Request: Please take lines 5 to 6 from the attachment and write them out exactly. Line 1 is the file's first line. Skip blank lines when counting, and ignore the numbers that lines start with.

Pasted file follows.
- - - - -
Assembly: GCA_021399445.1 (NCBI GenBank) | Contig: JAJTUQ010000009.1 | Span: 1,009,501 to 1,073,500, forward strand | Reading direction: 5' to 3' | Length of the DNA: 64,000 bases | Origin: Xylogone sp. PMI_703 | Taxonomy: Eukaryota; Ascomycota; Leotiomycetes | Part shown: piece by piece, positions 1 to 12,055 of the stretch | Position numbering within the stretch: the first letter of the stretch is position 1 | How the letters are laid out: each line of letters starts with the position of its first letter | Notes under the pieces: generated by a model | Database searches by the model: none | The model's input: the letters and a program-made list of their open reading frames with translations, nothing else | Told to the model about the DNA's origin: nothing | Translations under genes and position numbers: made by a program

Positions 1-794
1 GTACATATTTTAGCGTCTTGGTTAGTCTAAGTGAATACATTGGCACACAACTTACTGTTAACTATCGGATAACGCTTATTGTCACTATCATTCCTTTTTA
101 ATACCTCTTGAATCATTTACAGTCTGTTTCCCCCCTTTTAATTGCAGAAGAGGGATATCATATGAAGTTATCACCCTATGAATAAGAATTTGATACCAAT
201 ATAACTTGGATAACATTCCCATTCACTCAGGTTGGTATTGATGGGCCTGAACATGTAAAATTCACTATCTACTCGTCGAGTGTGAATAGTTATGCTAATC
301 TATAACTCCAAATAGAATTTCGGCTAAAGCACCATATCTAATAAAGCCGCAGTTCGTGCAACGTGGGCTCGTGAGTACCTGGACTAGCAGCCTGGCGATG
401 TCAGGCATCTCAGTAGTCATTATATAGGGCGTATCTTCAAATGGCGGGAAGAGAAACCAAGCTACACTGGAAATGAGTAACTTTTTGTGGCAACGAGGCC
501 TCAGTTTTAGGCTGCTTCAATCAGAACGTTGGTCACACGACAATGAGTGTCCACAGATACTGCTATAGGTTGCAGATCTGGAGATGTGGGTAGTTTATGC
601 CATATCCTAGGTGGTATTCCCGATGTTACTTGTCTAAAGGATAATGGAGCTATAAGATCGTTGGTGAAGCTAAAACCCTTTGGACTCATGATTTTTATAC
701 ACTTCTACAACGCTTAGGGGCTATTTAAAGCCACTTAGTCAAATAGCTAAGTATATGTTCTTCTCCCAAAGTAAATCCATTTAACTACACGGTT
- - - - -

201 ATAACTTGGATAACATTCCCATTCACTCAGGTTGGTATTGATGGGCCTGAACATGTAAAATTCACTATCTACTCGTCGAGTGTGAATAGTTATGCTAATC
301 TATAACTCCAAATAGAATTTCGGCTAAAGCACCATATCTAATAAAGCCGCAGTTCGTGCAACGTGGGCTCGTGAGTACCTGGACTAGCAGCCTGGCGATG